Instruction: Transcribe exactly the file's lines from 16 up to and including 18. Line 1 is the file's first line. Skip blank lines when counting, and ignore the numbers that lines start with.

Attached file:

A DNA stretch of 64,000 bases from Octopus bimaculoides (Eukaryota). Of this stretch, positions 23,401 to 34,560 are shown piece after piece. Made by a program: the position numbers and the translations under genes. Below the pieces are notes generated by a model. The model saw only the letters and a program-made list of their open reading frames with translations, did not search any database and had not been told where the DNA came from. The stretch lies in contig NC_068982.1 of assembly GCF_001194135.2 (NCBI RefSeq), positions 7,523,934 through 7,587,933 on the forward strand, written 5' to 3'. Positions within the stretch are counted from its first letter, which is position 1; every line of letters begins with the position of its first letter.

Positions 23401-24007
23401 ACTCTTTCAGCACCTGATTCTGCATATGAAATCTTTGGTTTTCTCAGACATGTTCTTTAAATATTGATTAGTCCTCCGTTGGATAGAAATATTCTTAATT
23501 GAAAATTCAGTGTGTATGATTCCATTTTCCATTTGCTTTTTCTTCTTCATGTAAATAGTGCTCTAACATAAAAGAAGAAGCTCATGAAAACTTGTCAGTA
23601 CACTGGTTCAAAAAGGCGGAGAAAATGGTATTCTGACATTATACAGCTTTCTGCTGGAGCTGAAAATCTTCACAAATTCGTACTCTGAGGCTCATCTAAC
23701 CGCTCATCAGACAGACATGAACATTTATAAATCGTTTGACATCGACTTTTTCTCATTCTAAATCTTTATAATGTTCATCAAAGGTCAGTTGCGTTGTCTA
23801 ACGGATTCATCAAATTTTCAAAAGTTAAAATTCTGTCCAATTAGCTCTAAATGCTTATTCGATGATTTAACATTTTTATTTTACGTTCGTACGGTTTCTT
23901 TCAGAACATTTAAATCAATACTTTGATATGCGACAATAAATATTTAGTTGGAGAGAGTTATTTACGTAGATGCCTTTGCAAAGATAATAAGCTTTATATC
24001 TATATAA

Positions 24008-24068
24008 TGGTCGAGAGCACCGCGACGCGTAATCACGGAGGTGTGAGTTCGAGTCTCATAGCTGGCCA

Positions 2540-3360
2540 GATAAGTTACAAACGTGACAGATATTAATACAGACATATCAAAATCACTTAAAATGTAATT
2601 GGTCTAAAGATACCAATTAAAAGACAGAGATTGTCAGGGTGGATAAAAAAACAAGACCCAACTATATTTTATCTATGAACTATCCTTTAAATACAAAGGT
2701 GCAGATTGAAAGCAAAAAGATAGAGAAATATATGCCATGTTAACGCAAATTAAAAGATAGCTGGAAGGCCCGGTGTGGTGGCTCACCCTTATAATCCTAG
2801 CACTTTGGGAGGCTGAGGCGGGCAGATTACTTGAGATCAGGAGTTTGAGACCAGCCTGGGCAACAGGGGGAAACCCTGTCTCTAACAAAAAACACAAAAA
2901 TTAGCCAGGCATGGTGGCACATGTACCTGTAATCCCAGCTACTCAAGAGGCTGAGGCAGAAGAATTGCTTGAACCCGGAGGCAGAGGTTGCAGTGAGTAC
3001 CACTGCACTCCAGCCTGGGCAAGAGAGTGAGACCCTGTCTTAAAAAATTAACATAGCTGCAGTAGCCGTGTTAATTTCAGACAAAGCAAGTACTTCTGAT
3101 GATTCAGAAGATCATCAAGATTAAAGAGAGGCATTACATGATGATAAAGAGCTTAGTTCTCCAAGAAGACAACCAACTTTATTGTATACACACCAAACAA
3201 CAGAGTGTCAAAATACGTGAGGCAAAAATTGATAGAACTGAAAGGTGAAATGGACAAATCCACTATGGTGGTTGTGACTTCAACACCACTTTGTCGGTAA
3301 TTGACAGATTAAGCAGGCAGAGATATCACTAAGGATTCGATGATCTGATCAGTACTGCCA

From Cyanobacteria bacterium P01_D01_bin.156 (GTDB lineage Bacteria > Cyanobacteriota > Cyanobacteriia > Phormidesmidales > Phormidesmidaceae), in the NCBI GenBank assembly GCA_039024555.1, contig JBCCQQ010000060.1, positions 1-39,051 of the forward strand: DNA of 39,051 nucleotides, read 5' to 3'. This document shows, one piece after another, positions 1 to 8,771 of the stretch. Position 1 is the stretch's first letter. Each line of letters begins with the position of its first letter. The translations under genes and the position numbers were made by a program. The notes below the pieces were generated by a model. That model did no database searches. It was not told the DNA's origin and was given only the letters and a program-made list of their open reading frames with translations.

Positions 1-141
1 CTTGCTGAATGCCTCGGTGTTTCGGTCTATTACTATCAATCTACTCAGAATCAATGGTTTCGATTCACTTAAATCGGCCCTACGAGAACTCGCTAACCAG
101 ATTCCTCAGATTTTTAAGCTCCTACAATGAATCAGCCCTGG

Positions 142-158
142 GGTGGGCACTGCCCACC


2801 CACTTTGGGAGGCTGAGGCGGGCAGATTACTTGAGATCAGGAGTTTGAGACCAGCCTGGGCAACAGGGGGAAACCCTGTCTCTAACAAAAAACACAAAAA
2901 TTAGCCAGGCATGGTGGCACATGTACCTGTAATCCCAGCTACTCAAGAGGCTGAGGCAGAAGAATTGCTTGAACCCGGAGGCAGAGGTTGCAGTGAGTAC
3001 CACTGCACTCCAGCCTGGGCAAGAGAGTGAGACCCTGTCTTAAAAAATTAACATAGCTGCAGTAGCCGTGTTAATTTCAGACAAAGCAAGTACTTCTGAT